Freedom is a condition whereby individual experiences minimal restrictions to doing any activity (Frankfurt 119). It is self-determinants (Frankfurt 120). A person can acquire freedom from different issues, for instance, freedom from unemployment, freedom from poverty and hunger as well as freedom from illiteracy (Arp 41). A person’s freedom can be determined by various factors, for instance, the government and the industrial sectors. The government determines the freedom of democracy and freedom from taxes while the industrial sectors determine freedom to breathe clean and fresh air (Frankfurt 122).

Freedom is getting to do what one wants as long as it does not interfere with the equal rights of others to do likewise (Leslie 172). It can be categorized into three kinds namely, Freedom from the Government, Freedom from the Boss, and Freedom from Everyone Else (Leslie 181). Freedom from the Government is whereby citizens have a right to choose whether or not to pay taxes which end up funding welfares (Arp 66). While working, people are in essence selling their time into servitude while taking orders from their supervisors (Arp 101). Freedom from the Boss is a state of not being under the authority of an employer and getting to do what one wants (Frankfurt 117).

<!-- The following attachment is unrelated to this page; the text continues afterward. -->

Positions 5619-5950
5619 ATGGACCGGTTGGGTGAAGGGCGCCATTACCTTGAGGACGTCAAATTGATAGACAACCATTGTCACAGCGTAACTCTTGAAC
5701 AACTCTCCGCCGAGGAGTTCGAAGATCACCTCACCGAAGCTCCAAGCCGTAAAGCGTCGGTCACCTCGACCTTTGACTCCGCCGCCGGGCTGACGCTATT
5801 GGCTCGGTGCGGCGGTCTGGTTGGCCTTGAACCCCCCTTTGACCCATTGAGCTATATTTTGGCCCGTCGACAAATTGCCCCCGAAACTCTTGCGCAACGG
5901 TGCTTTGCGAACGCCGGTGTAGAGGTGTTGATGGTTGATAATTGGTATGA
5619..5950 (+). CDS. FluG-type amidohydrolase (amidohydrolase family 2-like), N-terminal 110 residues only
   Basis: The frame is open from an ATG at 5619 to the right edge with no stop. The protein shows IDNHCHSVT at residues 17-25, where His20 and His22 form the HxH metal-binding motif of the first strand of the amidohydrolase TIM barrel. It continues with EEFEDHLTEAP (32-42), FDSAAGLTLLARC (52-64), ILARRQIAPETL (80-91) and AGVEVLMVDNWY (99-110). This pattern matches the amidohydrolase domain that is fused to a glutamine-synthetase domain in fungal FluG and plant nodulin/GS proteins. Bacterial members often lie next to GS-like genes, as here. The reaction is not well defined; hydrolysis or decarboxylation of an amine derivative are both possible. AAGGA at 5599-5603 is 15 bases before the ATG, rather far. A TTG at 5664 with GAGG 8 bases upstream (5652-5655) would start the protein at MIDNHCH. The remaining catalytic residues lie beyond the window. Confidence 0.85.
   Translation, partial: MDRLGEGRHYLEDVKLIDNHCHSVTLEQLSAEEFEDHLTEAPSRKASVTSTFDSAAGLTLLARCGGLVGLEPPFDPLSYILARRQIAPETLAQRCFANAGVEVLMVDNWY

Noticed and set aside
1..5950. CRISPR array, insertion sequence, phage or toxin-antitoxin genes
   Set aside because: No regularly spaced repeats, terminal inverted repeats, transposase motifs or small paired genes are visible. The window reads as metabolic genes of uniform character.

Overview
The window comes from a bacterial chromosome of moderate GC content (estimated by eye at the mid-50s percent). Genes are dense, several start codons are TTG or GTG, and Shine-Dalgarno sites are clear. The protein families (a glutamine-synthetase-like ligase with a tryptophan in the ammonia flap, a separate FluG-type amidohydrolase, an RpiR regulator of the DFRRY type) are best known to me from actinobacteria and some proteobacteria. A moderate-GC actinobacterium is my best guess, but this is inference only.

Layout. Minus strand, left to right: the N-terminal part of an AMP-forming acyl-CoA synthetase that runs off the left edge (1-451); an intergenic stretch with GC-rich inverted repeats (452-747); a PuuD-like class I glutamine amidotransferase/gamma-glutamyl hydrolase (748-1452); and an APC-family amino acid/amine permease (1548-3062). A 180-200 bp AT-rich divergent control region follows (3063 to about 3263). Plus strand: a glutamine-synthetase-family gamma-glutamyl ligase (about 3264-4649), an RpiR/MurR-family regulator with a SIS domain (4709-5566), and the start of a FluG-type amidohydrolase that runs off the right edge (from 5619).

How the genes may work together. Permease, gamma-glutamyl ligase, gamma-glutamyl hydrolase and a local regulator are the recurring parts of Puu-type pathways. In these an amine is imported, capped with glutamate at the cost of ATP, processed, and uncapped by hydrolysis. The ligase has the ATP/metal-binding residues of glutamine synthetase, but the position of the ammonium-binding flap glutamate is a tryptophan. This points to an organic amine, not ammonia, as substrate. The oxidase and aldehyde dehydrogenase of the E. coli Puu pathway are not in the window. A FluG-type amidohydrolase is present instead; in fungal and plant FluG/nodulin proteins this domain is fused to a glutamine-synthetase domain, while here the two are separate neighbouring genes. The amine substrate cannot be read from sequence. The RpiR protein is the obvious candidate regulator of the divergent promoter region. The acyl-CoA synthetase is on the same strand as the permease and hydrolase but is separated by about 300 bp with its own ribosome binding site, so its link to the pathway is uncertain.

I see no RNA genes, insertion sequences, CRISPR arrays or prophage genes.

Lastly, Freedom from Everyone Else is a state of being alone with nature and without any access to modern technology, for instance, going to a cabin upcountry where there is no presence of humanity or technology insight (MacDonald & Holland 1114). Although development has its many advantages, many individuals find it necessary to practically get away from it all to experience complete freedom (MacDonald & Holland 1114).

It has been observed that different freedoms clash with each other, that is, what can be termed as freedom for one individual might often be a restriction to another individual (Arp 99). It is virtually impossible to acquire or achieve perfect and total freedom (Arp 104). Freedom can either be positive or negative (Frankfurt 121). In a case whereby an employer manipulates his/her employees by either giving them low wages, making them work longer hours without extra pay, or makes them work in a hostile environment, then it can be said that negative freedom is being experienced by employees (Frankfurt 126).

Negative freedom can also be seen in such cases as where people stock their stands with pornographic materials in the name of freedom of speech, or in those who worship the Devil in the name of freedom of worship as well as those who murder babies who are not yet even born, in the name of freedom to abort (MacDonald & Holland 1118).